The answer is ‘a’. The other two answers, ‘stalking’ and ‘trespassing’ both sound criminal. This is not your property. Can you imagine someone digging up your yard without your permission? Outrageous. If you really want another chance, wait for the for-sale sign to go up. When the new owners move in, you can try again. Until then, dig elsewhere.
9. You can take a chipped bottle and make it look better (and more valuable) by strategically placing a price tag. You;
a. Hide the damage and cash in.
b. Put the price tag in a different spot that does not cover the damage.
c. Place the tag over the damage but tell people that you did it.
Never ever conceal damage. The buyer will find the damage soon enough and they will (rightfully) feel cheated. Telling people about the damage will help, but they will still think that you were trying to pull something over. Don’t hide damage ever. In fact, if there is latent damage, you should tell a buyer up front. It’s what you would want to know if you were buying.
10. Conversely, you buy a bottle on ebay that has understated or mis-represented damage. You;
a. Give the person a negative feedback right away.
b. Discuss it with the seller.
c. Demand a refund including the shipping fees.
You should never give negative feedback without discussing things with the seller first. They might make things right. You must decide for yourself in this scenario if you still want the bottle despite the damage. If the answer is “Yes” then ask yourself if it was worth the price you paid. If the answer is still “Yes”, then I think that you keep the bottle, post positive feedback, and politely inform the seller that they should consider being more specific about the damage on a bottle in the future because it can affect the value. If you feel that you would not have paid this much for the bottle anymore, contact the seller and ask for either compensation for the mis-representation or a refund. Save the negative feedback for a seller who is not cooperative and will not remedy the situation.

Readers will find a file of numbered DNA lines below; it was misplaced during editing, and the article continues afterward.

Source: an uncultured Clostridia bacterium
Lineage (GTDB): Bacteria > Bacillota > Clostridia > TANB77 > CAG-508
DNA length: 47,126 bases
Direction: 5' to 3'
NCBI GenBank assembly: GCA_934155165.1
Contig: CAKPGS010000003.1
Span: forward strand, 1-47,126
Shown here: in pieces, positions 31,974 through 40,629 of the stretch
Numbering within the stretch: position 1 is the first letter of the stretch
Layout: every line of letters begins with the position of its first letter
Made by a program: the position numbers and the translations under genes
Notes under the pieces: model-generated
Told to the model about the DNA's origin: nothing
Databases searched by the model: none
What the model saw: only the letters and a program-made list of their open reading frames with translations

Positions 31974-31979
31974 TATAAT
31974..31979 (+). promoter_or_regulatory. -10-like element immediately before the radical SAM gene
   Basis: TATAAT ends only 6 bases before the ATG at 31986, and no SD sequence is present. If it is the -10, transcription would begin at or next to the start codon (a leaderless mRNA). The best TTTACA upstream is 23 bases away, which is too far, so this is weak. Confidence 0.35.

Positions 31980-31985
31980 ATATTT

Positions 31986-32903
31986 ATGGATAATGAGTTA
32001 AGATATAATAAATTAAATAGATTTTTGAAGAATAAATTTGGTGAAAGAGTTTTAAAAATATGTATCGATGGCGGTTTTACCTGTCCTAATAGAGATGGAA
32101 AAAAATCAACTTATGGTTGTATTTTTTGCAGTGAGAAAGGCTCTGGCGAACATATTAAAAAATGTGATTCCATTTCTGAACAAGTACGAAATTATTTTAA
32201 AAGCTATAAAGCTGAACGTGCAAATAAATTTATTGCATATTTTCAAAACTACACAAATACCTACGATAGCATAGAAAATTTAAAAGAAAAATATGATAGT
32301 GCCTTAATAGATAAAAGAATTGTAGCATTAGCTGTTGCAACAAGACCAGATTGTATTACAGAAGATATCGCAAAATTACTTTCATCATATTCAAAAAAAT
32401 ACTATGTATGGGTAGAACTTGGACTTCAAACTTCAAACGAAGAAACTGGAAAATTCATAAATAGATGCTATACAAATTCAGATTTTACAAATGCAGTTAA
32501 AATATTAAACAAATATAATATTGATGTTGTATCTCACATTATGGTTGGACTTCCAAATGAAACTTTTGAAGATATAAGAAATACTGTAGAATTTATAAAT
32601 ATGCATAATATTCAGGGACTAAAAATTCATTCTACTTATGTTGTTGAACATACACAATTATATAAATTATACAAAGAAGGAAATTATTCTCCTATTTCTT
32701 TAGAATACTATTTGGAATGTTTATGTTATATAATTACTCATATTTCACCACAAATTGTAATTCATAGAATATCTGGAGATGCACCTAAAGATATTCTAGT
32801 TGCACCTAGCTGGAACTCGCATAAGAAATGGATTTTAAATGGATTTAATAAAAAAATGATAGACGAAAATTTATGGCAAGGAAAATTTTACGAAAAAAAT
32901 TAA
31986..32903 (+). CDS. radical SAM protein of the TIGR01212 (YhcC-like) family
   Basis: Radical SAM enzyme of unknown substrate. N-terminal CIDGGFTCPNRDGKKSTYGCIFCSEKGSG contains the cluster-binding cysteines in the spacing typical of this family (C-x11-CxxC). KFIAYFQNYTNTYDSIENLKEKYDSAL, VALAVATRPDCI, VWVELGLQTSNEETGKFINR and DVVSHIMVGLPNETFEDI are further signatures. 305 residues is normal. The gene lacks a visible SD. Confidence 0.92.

11. A friend tells you he can turn any bottle dark red through a new process where he works. You try it, giving him a common bottle to see what happens. It comes back in a color that was never originally manufactured. You’re thinking this bottle might go crazy on ebay. You;
a. Post a photo in the listing but don’t say anything about how it got that color.
b. Mention in the listing that sunlight can naturally turn bottles certain colors such as purple, red, and amethyst.
c. Mention in the listing that the color of the bottle was modified from the original.
Any modification that you know of must be listed up front every time. Any repair, rework, remold, or change should be mentioned. If people still want to bid on it, at least they know what they are getting.
As a side note, there is some debate in the bottle community as to whether or not these bottles are damaged or enhanced. Any irreversible change should be carefully considered. If you are against modifying the bottles, do not support those who do it by purchasing their wares.
12. You think you can convince a novice collector that a valuable and rare bottle (that you really want) is not that good. You;
a. Warn them that they should figure out the value of what they’ve got before they try to sell it.